All bodies of water naturally contain dissolved air. In gas phase, its volume is between 1.5% to 2.5% of the water. About 35% of this air is dissolved oxygen (DO).
The dissolved air can be separated from the water by applying low pressure. This, according to Henry’s Law, which states that the amount of a gas that can be dissolved in a liquid is proportional to the pressure on the liquid. Reducing the pressure will cause dissolved gas to be released from the liquid (this is what happens when you open a bottle of soda). Reduction of the pressure will be achieved by using a centrifuge, causing lower pressure in the center. After separation the air is transferred to an air bag for use by the diver.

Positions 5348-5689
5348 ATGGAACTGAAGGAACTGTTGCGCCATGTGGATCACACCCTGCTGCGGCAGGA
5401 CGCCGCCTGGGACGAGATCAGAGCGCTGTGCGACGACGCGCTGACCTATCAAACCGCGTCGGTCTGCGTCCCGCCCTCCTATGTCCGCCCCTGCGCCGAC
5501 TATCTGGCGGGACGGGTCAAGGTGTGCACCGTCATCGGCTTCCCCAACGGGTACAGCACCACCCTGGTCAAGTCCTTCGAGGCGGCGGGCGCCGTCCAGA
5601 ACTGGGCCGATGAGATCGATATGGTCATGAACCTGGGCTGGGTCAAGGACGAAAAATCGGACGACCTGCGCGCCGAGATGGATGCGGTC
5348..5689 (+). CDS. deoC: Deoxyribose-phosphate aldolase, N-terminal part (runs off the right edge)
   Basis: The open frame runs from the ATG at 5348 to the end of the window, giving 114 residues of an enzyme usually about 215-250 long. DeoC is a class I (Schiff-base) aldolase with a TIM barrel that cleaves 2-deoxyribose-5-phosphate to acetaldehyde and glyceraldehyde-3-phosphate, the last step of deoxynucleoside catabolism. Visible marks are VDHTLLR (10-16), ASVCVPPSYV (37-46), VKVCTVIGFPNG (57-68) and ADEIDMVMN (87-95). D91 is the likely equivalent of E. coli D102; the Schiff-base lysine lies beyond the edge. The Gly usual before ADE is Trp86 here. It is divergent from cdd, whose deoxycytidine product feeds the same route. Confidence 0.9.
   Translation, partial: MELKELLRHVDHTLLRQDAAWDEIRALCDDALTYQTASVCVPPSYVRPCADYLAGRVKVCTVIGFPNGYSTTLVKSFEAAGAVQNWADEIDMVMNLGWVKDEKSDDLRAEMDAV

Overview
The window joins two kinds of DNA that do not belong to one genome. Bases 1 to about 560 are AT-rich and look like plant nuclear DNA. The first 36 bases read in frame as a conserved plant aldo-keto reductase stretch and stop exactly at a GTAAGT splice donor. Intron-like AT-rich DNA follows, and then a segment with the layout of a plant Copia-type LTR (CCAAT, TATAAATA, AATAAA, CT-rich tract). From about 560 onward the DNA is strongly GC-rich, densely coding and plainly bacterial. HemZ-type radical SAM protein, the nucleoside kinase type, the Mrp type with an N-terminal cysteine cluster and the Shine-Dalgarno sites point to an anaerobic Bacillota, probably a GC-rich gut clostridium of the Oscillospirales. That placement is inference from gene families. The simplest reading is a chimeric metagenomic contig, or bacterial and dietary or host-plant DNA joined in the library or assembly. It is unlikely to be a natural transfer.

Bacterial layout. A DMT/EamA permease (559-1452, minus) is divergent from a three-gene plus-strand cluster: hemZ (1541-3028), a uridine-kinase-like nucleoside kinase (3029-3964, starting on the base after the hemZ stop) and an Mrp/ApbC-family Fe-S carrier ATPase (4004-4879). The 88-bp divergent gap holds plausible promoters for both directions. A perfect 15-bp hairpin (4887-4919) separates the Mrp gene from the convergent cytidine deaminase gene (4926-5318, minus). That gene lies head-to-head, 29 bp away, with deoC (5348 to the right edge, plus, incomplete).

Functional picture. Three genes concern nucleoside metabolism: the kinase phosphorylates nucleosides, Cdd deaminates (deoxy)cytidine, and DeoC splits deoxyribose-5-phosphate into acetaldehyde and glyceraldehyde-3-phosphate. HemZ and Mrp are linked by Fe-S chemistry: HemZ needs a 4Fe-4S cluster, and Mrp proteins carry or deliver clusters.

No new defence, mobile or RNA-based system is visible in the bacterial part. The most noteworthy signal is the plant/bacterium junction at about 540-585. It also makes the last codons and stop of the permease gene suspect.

Research performed by the U.S. navy showed that an active scuba diver consumes about 1 liter of oxygen every minute, while a less-active submarine crew member consumes about 0.4 liters of oxygen per minute. Our devices will be designed to deliver more than the calculated flow of water and air, as safety factors that take into account stressful situation cases where more oxygen is needed, not full DO extraction, and more.